In Today’s Deep Space Extra… Russia’s soyuz, currently the only means of transporting cosmonauts and astronauts to and from the International Space Station (ISS) resumed launches Monday in the aftermath of an October 11 launch abort. After a more than two years journey, NASA’s Osiris Rex asteroid sample return mission spacecraft reached its destination, Bennu, on Monday.
Human Space Exploration
Orlando Sentinel (12/3): NASA’s Anne McClain, Canada’s David Saint-Jacques and Russia’s Oleg Kononenko launched to the International Space Station (ISS) early Monday, marking a return to flight for Russia’s soyuz spacecraft following an October 11 abort two minutes into flight with a NASA astronaut and Russian cosmonaut. Both men landed safely, but the October 11 incident temporarily suspended the world’s only means of launching humans into space. The trio launched aboard the soyuz MS-11 from the Baikonur Cosmodrome in Kazakhstan at 6:31a.m., EST, and docked to the Space Station at 12:33 p.m., EST, for a 6 1/2 month tour of duty.
NASA (12/3): As Russia’s soyuz rocket resumed the launching of human crews to the International Space Station (ISS) on Monday, NASA announced that U.S. astronauts Nick Hague and Christina Hammock Koch and Russia’s Alexey Ovchinin will follow, with the launch of the soyuz MS-12 on February 28. Hague and Ovchinin were aboard the soyuz MS-10 as it aborted two minutes into flight over Kazakhstan on October 11. Both men were recovered from the Kazakh plains and found to be in good shape and eligible to fly once the cause of the mishap was investigated and the Russian rockets returned to flight.
Spaceflightnow.com (12/4): The launch of SpaceX’s 16th NASA contracted resupply mission to the International Space Station (ISS) has been delayed from Tuesday to Wednesday for the change out of moldy food for a rodent experiment. The 40 mice are subjects in experiments assessing the effect of low gravity on the immune, bone and muscle systems. The Falcon 9/Dragon cargo mission with about 5,700 pounds of supplies is to liftoff from Cape Canaveral Air Force Station, Florida, at 1:16 p.m., EST.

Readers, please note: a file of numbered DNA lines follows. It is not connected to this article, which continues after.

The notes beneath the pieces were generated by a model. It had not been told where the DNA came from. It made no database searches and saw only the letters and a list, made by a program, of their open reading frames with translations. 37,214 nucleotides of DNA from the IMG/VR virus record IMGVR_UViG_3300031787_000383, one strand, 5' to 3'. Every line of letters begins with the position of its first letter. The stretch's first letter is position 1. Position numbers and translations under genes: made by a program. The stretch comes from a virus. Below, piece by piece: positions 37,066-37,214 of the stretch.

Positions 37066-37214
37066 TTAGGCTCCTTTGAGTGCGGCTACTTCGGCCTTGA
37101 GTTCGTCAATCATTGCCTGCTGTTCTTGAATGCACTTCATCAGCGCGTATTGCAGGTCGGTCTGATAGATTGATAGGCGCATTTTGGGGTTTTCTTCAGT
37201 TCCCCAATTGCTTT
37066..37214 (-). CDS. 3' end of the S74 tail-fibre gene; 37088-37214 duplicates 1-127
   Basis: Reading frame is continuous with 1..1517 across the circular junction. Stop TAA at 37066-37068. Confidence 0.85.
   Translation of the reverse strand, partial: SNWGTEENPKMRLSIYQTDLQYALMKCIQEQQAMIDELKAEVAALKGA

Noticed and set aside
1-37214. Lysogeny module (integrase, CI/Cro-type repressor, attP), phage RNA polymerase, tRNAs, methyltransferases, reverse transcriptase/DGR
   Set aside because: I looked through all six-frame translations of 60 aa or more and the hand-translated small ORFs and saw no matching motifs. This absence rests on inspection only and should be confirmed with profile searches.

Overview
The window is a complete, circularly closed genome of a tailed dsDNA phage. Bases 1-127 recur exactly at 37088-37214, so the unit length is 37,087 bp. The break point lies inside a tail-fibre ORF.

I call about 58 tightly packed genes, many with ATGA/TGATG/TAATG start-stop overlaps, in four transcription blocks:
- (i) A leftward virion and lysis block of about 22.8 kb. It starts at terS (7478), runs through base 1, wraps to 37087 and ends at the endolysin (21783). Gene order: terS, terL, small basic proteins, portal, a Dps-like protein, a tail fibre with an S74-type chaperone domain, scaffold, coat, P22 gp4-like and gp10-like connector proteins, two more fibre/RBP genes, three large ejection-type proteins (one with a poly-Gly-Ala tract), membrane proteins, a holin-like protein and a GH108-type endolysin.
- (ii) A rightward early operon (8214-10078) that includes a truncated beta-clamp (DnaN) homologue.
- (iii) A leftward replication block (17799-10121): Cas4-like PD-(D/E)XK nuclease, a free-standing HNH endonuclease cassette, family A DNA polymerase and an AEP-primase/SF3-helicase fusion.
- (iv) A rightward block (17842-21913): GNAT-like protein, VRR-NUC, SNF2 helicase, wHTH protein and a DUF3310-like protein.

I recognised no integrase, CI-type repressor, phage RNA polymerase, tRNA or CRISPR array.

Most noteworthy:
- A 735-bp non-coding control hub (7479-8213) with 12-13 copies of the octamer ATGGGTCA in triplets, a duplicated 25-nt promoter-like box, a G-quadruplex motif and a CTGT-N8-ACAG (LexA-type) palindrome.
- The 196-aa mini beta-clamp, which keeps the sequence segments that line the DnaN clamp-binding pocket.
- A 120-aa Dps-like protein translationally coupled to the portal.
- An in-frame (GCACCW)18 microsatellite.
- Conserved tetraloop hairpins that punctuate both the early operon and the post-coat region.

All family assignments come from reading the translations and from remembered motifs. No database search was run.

Ars Technica (12/3): U.S. Representative John Culberson, an advocate for NASA’s robotic exploration of Jupiter’s geologically active, ice and ocean covered moon Europa — the host to a potentially habitable environment — was defeated in his bid for re-election in the November mid-term. The Houston lawmaker was openly accused or placing science above flood control by opponents. Culberson chairs the House appropriations subcommittee with jurisdiction over NASA and NOAA, a post he will relinquish in January. His departure leaves the fate of Europa Clipper, a multiple flyby mission and a follow on Europa lander, envisioned for launches in July 2023 and possibly in late 2026 respectively, in doubt. In late November, the congressman made a final visit to NASA’s Jet Propulsion Laboratory for a status report and an opportunity to express his support to those developing the two missions.
Washington Post (12/3): NASA’s Osiris Rex spacecraft reached its asteroid sample return destination, the near Earth object Bennu, on Monday at mid-day. After a lengthy close up reconnaissance of Bennu for the selection of a landing site, Osiris-Rex is to descend to the surface in mid-2020 to collect surface soil and rocks. The robotic spacecraft, launched in September 2016, is due back at Earth in late 2023 and is send a sample canister with the asteroid material toward the U.S. Army Test and Training Range in Utah for recovery on September 24, 2023.
Spacepolicyonline.com (12/3): Much of the U.S. federal government is without a budget for the 2019 fiscal year that began October 1, including NASA and NOAA and other civilian agencies. Unable to agree on a budget, Congress passed a budget continuing resolution, or CR, allowing spending to continue at 2018 levels until this Friday at midnight. With Washington tributes to the late president George H.W. Bush under way this week and tensions between the White House and Congress over the construction of a Border Wall stirring, it seems likely the current CR will be extended until December 21.
Coalition Members in the News – Astrobotic Technology, Inc., Deep Space Systems, Lockheed Martin
Space Review (12/3): NASA has selected a diverse lot of nine companies to provide up to a potential $2.6 billion in lunar surface payload delivery services over the next decade. NASA’s intent, outlined during an announcement last week, is to gradually build up a capability suitable to place human explorers as well as robotic rovers and landers on the Moon. Initially, low mass payloads for science and exploration missions could begin launching in 2020.
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